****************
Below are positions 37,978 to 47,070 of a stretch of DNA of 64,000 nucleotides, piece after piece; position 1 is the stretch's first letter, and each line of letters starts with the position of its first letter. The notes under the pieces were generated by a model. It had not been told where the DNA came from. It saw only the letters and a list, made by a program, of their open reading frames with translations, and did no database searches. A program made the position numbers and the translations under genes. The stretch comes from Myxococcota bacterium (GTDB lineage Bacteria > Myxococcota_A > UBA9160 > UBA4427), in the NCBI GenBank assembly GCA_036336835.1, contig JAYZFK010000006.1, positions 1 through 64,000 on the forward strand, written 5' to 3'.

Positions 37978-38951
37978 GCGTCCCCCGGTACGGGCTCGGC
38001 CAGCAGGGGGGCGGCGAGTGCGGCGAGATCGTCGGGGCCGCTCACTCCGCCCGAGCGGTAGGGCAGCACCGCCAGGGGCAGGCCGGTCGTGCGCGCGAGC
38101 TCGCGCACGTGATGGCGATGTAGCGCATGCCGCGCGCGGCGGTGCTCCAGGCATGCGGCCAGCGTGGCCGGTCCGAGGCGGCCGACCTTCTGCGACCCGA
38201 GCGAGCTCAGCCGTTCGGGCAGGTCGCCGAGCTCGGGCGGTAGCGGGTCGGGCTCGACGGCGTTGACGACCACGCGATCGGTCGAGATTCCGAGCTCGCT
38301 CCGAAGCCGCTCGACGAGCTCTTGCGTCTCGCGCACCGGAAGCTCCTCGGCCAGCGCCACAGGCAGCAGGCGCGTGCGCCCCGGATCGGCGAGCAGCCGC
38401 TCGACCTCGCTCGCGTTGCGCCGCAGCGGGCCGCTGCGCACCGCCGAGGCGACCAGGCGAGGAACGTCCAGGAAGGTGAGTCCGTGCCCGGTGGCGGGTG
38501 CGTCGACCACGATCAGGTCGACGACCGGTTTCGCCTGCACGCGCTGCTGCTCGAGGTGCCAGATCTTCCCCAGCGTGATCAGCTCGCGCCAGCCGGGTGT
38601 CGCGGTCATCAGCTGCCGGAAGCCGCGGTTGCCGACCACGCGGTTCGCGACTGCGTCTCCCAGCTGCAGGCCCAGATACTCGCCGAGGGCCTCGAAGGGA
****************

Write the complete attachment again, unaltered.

Below are positions 37,978 to 47,070 of a stretch of DNA of 64,000 nucleotides, piece after piece; position 1 is the stretch's first letter, and each line of letters starts with the position of its first letter. The notes under the pieces were generated by a model. It had not been told where the DNA came from. It saw only the letters and a list, made by a program, of their open reading frames with translations, and did no database searches. A program made the position numbers and the translations under genes. The stretch comes from Myxococcota bacterium (GTDB lineage Bacteria > Myxococcota_A > UBA9160 > UBA4427), in the NCBI GenBank assembly GCA_036336835.1, contig JAYZFK010000006.1, positions 1 through 64,000 on the forward strand, written 5' to 3'.

Positions 37978-38951
37978 GCGTCCCCCGGTACGGGCTCGGC
38001 CAGCAGGGGGGCGGCGAGTGCGGCGAGATCGTCGGGGCCGCTCACTCCGCCCGAGCGGTAGGGCAGCACCGCCAGGGGCAGGCCGGTCGTGCGCGCGAGC
38101 TCGCGCACGTGATGGCGATGTAGCGCATGCCGCGCGCGGCGGTGCTCCAGGCATGCGGCCAGCGTGGCCGGTCCGAGGCGGCCGACCTTCTGCGACCCGA
38201 GCGAGCTCAGCCGTTCGGGCAGGTCGCCGAGCTCGGGCGGTAGCGGGTCGGGCTCGACGGCGTTGACGACCACGCGATCGGTCGAGATTCCGAGCTCGCT
38301 CCGAAGCCGCTCGACGAGCTCTTGCGTCTCGCGCACCGGAAGCTCCTCGGCCAGCGCCACAGGCAGCAGGCGCGTGCGCCCCGGATCGGCGAGCAGCCGC
38401 TCGACCTCGCTCGCGTTGCGCCGCAGCGGGCCGCTGCGCACCGCCGAGGCGACCAGGCGAGGAACGTCCAGGAAGGTGAGTCCGTGCCCGGTGGCGGGTG
38501 CGTCGACCACGATCAGGTCGACGACCGGTTTCGCCTGCACGCGCTGCTGCTCGAGGTGCCAGATCTTCCCCAGCGTGATCAGCTCGCGCCAGCCGGGTGT
38601 CGCGGTCATCAGCTGCCGGAAGCCGCGGTTGCCGACCACGCGGTTCGCGACTGCGTCTCCCAGCTGCAGGCCCAGATACTCGCCGAGGGCCTCGAAGGGA